AVC: That's the conundrum of the character actor. When you're doing something like that, are you focused on making your scenes as funny as possible, or serving the film as a whole?

LM: There's sometimes a vaudevillian sense of comedy in American movies, in a good sense. Meaning, if someone says, "Well, how did the dean in the Nutty Professor movies get to be that angry at this guy?" And the answer to give to that one is, "You know what? He just is." Sometimes in comedy, like vaudeville, two guys walk out there and say, "Say, that's a funny hat you've got there," and bang, you're just in the bit. But not in this one. One of the fun things was, I kept pitching, and they agreed to do this, instead of like a Ferris Bueller's Day Off—which is a great movie, a seriously great movie and a classic—where the principal gets increasingly weak and shattered as it goes on, and is just destroyed by the end, I said, "Why don't we go in the exact opposite way, on an arc up?" This guy starts out as a knucklehead, but as he gets bashed down, he becomes darker and darker until he emerges like from some alien cocoon, as this dark criminal lord who's going to wind up running a giant crime operation in Shanghai or something. His line goes straight up, and that's why Clint Howard and I—he's playing a guy I messed up when he was in high school, and he's coming to kill me, because he's been so angry in prison for so many years. But in just a short time, I'm able to grab him by the lapels and say, "You don't even know what death is. Come with me."

We had so much fun doing that, saying, "Let's make this guy into something we haven't really seen." And we kid around—you always do—we said, "Look, we know what the sequel is, if there's ever going to be one: This guy is set up with Clint Howard as his right-hand man in the center of a giant crime world somewhere in Asia, where they're just drinking snake venom." So at any rate, in this case, I had the best time every single day. It's not a high-budget movie. But pal, I'll tell you what—like you guys there, like anything creative, every single day started, and I said, "No one has ever been this lucky!"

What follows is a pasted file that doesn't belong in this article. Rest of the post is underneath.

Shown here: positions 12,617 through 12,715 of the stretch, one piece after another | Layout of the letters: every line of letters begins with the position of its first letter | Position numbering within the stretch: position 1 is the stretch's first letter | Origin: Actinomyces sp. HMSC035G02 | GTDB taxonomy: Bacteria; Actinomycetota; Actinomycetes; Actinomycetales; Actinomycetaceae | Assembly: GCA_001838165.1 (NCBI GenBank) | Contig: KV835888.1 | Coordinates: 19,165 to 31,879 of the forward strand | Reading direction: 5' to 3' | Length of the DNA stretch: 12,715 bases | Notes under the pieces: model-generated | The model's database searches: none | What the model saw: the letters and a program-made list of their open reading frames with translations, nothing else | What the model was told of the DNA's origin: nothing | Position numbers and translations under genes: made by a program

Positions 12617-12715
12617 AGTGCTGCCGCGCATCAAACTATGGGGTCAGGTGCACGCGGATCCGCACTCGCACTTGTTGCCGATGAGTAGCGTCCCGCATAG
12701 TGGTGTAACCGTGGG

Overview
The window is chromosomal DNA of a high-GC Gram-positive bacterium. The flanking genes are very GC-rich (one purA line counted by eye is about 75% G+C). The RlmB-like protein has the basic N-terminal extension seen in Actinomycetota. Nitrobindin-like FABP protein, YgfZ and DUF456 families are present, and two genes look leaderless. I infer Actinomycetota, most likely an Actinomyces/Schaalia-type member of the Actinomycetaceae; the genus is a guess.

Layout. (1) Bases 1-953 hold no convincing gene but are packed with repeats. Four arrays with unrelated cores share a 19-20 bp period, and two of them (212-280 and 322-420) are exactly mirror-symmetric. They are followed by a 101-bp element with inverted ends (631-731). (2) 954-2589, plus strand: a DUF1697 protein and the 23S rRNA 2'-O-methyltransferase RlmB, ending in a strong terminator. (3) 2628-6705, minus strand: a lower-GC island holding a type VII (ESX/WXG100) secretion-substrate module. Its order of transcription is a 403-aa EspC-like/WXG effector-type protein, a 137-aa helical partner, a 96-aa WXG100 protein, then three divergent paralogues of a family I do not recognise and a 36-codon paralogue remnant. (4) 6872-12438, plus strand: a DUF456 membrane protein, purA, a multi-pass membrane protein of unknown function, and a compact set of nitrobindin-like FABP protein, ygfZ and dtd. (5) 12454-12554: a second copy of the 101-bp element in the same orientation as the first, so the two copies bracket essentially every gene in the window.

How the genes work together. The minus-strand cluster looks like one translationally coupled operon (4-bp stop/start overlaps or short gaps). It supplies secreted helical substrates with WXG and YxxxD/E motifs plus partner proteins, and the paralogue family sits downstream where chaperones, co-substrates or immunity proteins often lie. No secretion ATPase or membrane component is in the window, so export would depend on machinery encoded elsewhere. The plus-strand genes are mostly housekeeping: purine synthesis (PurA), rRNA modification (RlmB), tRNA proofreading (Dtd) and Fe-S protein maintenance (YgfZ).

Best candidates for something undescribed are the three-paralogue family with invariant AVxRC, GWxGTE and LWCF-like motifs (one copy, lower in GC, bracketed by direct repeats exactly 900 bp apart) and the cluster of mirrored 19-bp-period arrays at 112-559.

Pretty Woman (1990)—"Mr. Hollister"

LM: It was great. That's also probably a good instructional story for when people say, "How do I get parts? How many different ways do people get parts in things?" In this case, I was doing my job, I was onstage at the Improv, I was a comic here, and I had already been on the road a lot. I had already been in seven or eight plays, and I was also in a play at the time here in Los Angeles. I would go after that play to the Improv to do a set, so my days were full. I was writing during the day, so I felt good, 'cause I was like, "Wow, I'm squeezing in every job here!"

There was a casting woman named Dori Zuckerman. She was doing her job too, going to plays in Los Angeles, and going to The Improv, so when [director] Garry Marshall said to her, "Do you know of any interesting character actors who haven't been seen yet who could work around, dance around with me?" she said "I think I do," and she brought me in. That was her doing her job, and being good at it. So I sat down with Garry Marshall, and we just riffed on a bunch of improv things, which is what the whole part was, by the way. There was nothing written, which is why I love working with the guy. Garry Marshall is one of the funniest guys in the world. All he has to do is open his mouth, and he's funny. There's nothing ever written. He just says, "Well, okay, you come in, and then you hug her, and action." So he hired me for that part. And then on the day we shot it, he said, "All right, when they come up, you want to kiss his ass a lot. We'll have you walk into him, and you'll tap him on the shoulder and say "Who are you" and "I'm looking for the manager." It's cool, 'cause everyone on the set, even though I had very little experience or none, everyone knew you just started coming up with stuff. It's just little things, all improv, like calling out to other saleswomen: "Mary Pat, Mary Kate, Mary Francis, Tova," ya know? Little things that strike me as funny. It was good luck. And regardless of me being in the thing, I think that's going to be really entertaining, I think it's a movie that's going to be terrific for another 500 years.